Spring is on the horizon, and for many it’s an exciting time of year. The temperatures are rising, the sun is shining, the flowers are blooming, and sports are getting really exciting. Sports? Yes, sports. Spring is an amazing time of year for sports…March Madness is in full swing, baseball and softball seasons are starting, basketball and hockey playoffs are fast approaching. So…what do sports have to do with school? A lot, actually.
Sports is all about math these days. More and more professional teams are adopting an analytics-based approach when it comes to game-planning. In fact, several teams have established their own analytics departments whose daily responsibilities include studying data, tendencies, and even science in order to gain any kind of competitive advantage. But, even in its simplest form, math has always applied to sports since it’s the basis of all statistics. And if your child struggles with math or simply can’t stand it (much like me as a student), using sports to teach the subject can bring a lot of fun, energy, and enthusiasm to the classroom. Let’s look at two of the more popular (and currently in-season) sports individually.
If you haven’t read the book Moneyball or seen the excellent movie starring Brad Pitt, it tells the story of how the 2002 Oakland Athletics, constrained by one of the smallest budgets in Major League Baseball, adopted a new approach to the game. Rather than trying to stock their roster with players who hit lots of home runs or accumulated lots of stolen bases or even hit for a high average, Oakland’s innovative general manager, Billy Beane, opted to rely on low-cost players who reached base often (via hit or walk) and had high slugging percentages (total bases divided by at-bats). This budget-friendly approach resulted in Oakland setting an MLB record with 20 straight victories, an American League West division title, and a playoff berth. Beane’s pioneering approach to sabermetrics (the name for the data-driven analysis) paved the way for many other MLB teams, including the 2004 Boston Red Sox, who won the World Series using the “Moneyball” approach. Most teams today have adopted analytics and sabermetrics when it comes to evaluating players.
So, how does all this math work, and how can you use it with your homeschooling? While some of the sabermetrics are far too advanced for most minds (including mine), there are plenty of baseball statistics you can work into everyday homeschooling. From basic addition (if Mike Trout has 68 RBIs through July and he gets another 27 in August, how many will he have by September 1?) to division (calculate Max Scherzer’s ERA if he’s allowed 68 earned runs in 160 innings pitched) to multiplication (if the Yankees win 18 games per month for each month of the season, how many wins will they have at the end of the season?), math is all around baseball.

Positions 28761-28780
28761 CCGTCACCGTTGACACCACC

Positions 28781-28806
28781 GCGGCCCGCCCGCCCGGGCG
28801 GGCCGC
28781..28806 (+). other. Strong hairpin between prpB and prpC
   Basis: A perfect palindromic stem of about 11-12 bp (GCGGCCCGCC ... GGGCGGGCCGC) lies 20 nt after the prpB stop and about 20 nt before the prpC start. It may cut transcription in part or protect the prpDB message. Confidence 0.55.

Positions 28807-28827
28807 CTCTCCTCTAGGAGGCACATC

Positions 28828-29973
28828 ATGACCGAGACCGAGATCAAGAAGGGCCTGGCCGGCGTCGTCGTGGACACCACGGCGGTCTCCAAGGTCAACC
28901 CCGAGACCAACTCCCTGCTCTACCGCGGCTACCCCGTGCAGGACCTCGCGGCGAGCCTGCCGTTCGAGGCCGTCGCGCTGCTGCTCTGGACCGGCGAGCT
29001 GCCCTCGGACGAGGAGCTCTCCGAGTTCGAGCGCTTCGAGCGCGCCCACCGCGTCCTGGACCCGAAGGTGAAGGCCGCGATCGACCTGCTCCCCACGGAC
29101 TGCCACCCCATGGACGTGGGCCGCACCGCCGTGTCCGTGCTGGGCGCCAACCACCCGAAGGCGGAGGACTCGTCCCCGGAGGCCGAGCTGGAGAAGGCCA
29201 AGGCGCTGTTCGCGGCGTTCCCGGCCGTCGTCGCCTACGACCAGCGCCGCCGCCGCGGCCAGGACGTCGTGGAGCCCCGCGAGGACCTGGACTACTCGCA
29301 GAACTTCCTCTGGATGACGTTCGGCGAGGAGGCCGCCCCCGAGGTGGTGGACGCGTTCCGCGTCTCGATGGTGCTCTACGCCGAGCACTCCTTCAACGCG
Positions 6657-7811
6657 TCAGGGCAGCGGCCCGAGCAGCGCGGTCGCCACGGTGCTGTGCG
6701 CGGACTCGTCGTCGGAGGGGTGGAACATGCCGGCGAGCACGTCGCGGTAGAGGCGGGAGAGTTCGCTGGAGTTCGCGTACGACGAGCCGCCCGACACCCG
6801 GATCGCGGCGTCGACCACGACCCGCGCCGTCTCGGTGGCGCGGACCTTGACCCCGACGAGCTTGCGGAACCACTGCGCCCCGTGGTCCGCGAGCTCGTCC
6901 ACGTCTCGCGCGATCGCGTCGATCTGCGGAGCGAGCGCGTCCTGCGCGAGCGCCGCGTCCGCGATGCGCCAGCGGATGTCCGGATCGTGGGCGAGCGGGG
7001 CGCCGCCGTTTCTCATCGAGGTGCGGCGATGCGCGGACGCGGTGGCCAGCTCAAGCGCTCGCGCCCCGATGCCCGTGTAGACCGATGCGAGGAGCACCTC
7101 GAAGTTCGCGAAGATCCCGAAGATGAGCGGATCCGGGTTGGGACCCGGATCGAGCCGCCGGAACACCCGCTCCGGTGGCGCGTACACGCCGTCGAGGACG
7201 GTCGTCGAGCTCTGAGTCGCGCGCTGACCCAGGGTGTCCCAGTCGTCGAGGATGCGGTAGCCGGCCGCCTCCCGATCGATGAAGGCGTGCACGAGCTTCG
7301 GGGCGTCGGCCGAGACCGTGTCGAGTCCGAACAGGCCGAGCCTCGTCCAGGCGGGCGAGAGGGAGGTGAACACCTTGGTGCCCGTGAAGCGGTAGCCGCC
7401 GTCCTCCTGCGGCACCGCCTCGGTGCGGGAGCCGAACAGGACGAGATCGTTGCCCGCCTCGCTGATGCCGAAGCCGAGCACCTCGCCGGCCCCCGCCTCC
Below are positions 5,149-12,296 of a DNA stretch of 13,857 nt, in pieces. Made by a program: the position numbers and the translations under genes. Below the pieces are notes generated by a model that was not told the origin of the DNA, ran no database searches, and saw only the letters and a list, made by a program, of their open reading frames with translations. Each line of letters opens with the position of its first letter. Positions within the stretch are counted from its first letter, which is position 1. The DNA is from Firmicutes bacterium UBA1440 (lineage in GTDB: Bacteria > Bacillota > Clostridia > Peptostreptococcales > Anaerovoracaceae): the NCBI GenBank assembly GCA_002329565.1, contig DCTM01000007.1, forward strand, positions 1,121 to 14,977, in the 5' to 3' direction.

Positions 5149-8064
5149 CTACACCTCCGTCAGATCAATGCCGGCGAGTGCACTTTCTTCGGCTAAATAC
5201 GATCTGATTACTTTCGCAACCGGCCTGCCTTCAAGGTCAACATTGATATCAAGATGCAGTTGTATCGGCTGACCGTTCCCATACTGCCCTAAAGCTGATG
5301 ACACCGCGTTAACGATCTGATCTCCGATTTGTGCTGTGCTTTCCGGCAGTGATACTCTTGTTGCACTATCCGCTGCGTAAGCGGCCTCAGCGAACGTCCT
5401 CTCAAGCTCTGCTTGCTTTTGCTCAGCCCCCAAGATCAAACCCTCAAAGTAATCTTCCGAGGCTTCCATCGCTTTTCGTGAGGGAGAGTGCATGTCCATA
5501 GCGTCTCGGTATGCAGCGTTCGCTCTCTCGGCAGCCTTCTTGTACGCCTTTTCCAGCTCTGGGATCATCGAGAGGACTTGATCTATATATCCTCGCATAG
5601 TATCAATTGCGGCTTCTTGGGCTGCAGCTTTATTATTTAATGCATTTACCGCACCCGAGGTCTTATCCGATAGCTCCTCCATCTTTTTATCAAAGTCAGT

Even geometry has worked its way into the everyday baseball vernacular thanks to launch angle, which represents the vertical angle at which the ball leaves a bat after it’s been hit. The higher the launch angle, the higher in the air the ball will go. There are so many different types of statistics involved with baseball, which means there are just as many fun ways to teach math. Check out MLB’s awesome Statcast site, which offers definitions of all the stats and metrics. Or break out some old baseball cards (or buy some new ones) and come up with some math questions based on the statistics on the back. You can even make a lesson out of watching a baseball game (on TV or in person) by keeping score and creating a quiz based on the box score.
Whether you’re a college basketball fan or prefer the NBA, basketball offers plenty of math lessons. With March Madness happening right now, set up some fun activities revolving around college hoops. Predicting NCAA Tournament brackets is always fun this time of year–what are the chances of a #16 seed winning a game? How close can you come to picking all the winners? This is a great way to teach laws of probability. Check out this incredible article from Smithsonian Magazine about the odds of having the perfect bracket. Use some of the info here to create your own bracket and see if yours’ stacks up with the experts in probability.
Of course, this type of math is better suited to older students. But basketball offers plenty of math challenges for younger kids as well. For example, if LeBron James makes 8 two-point field goals, 11 free throws, and 4 three-pointers, how many points will he have? If Ben Simmons collects 12 assists and has 2 turnovers, what is his assist-to-turnover ratio? If James Harden takes 853 three-point shots and makes 361 of them, what is his three-point percentage?
The NBA also has a great stats website, with all types of metrics and numbers you can use to form an engaging math lesson. And you can do the same thing with basketball as you do with baseball–watch some games, keep score, and have some educational fun with the stats. Follow your March Madness bracket to see how your predictions are. Check out a local NBA, college, or high school game and experience the excitement in person.
Sports offer so much more than just entertainment. There really is quite a bit to be learned from studying and watching games, following player and team statistics, and using math to figure it all out. I always struggled with math, but my love for sports really helped me master basic math when I was a kid–not so much algebra or trigonometry, but I can tell you right away that if a batter gets six hits in 16 at-bats, he’s hitting .375 (division, fractions, percentages…all math!), and I can apply those fractions to anything.
How else can you apply sports to learning? Share in the comments below!